The molded parts can be metal die-cast or injection molded parts. The inventive screen segments are particularly inexpensive and light if the molded part is a plastic injection molded part.
Any suitable material can be used for the screen but a woven structure made of rust-proof steel wires or plastic filaments or plastic wires is particularly recommended.
It has also proven to be advantageous in the inventive screen segment for each screen carrier to be in the form of a grid comprised of bars and, in particular, for the bars to be arranged so as to extend radially and in the direction of rotation. The bars extending in the direction of rotation are then set back in the direction toward the segment interior in relation to the radially extending bars and the screen is embedded only in the radially extending bars as the form stability of the woven screen surfaces is then particularly good on account of the slight spacing between the supports by which the screen is held.
Particular emphasis is to be placed on the fact that the embedding of the screen in the screen carriers and/or the frame prevents relative motions between the screen and the parts carrying it, above all, when the screen is embedded in the material of the screen carriers. The inventive screen segments, therefore, have a substantially longer service life than the screen segments known from the prior art. In this connection, it should, furthermore, be noted that it is, of course, not necessary for the screen to be embedded in the molded material throughout the entire thickness of the screen. It would, for example, be sufficient, in the case of a woven screen, for the wire or filament curvatures facing the screen carriers or frame legs to be embedded in the molded material even though embodiments are preferred in which the screen is embedded in the molded material to such a depth that the molded material is flush with the outer side of the screen.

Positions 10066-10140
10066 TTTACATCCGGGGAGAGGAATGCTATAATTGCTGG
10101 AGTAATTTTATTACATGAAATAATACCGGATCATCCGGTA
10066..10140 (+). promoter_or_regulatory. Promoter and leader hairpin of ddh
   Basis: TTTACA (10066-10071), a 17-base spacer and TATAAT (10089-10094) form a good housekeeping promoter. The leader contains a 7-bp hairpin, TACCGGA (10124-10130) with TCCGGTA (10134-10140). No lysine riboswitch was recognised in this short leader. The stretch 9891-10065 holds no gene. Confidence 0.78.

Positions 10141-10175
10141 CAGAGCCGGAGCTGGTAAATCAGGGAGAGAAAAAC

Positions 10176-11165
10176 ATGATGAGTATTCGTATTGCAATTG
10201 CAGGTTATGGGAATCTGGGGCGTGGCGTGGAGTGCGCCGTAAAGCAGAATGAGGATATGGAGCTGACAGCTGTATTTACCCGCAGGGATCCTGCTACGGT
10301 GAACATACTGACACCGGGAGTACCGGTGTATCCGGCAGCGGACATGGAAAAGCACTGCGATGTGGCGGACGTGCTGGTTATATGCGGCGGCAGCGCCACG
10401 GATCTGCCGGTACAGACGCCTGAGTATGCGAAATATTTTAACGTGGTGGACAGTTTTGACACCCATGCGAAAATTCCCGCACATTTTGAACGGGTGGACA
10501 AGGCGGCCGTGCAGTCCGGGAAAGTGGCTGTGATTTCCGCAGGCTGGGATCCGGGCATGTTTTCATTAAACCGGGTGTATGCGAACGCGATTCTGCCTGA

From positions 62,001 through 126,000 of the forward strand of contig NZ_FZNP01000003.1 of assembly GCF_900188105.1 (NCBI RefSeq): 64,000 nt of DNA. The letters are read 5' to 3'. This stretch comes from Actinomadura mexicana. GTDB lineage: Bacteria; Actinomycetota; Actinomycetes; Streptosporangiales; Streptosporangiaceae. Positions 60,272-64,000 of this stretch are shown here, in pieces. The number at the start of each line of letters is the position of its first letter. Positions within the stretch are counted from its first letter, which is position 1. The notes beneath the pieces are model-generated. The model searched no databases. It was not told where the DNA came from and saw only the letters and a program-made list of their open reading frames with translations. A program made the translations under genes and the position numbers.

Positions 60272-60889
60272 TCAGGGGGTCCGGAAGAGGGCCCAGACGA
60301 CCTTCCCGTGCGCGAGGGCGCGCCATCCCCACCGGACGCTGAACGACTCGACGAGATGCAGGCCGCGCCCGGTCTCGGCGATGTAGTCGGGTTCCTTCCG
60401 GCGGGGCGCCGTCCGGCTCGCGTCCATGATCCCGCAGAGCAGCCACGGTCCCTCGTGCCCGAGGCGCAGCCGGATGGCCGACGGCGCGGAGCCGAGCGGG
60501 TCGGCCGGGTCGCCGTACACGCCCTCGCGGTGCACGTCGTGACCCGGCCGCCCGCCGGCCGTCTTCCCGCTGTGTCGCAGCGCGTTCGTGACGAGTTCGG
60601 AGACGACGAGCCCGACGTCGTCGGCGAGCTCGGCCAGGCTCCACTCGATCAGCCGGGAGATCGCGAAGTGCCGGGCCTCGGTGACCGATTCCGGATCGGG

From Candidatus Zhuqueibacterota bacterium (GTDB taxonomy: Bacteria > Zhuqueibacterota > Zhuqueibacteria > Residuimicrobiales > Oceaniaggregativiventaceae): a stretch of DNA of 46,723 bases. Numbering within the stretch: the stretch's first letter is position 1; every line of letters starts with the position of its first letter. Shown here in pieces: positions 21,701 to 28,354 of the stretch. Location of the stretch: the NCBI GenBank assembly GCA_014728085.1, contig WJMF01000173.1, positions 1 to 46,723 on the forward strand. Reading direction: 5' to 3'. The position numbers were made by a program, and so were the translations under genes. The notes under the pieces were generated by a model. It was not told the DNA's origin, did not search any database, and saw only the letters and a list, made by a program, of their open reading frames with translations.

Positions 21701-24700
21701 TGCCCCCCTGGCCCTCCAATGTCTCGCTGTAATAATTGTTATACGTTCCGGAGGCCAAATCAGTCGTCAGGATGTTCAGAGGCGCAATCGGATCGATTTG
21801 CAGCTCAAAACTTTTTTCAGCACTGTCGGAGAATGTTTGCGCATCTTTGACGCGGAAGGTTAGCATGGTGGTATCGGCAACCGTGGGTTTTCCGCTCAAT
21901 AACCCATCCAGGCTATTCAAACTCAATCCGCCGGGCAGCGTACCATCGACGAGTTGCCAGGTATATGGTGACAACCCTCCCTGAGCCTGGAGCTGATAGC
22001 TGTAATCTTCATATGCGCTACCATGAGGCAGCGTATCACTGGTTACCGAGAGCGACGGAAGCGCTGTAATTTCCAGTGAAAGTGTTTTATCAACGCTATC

Further features, advantages and details of the invention will become apparent from the following description and the appended drawings of two embodiments of the inventive screen segment. In the drawings:
FIG. 1 is a front end view (in the axial direction) of an inventive screen segment for a disk filter;
FIG. 2 is a section through the screen segment for the disk filter along line 2--2 in FIG. 1;
FIG. 3 is a section through a radially extending bar of one of the two screen carriers including an embedded screen according to line 3--3 in FIG. 1;
FIG. 4 is a front end view corresponding to FIG. 1 of an inventive screen segment for a thickener with a folded screen; and
FIG. 5 is a section through this screen segment according to line 5--5 in FIG. 4.
The screen segment for a disk filter shown in FIGS. 1 to 3 consists essentially of two woven screen sections 10 which have been cut to size and two half-dishes 12, 14 in the form of integral molded parts, each of which forms a screen carrier 16 and a frame half 18. The two frame halves together produce a radially outer frame leg 20 and two lateral, radially extending frame legs 22 and are firmly connected to each other along these frame legs by means of screws 24 and threaded bores 26. Recesses 28 are provided in the half-dish 12 for accommodating the screw heads. As in the illustrated embodiment, the frame halves of the inventive screen segment are closed and, therefore, also have an inner frame leg 30, with the two halves of this inner frame leg being arranged in axially spaced relation to each other, as shown in FIG. 2, to enable the filtrate to flow down into a screen segment carrier.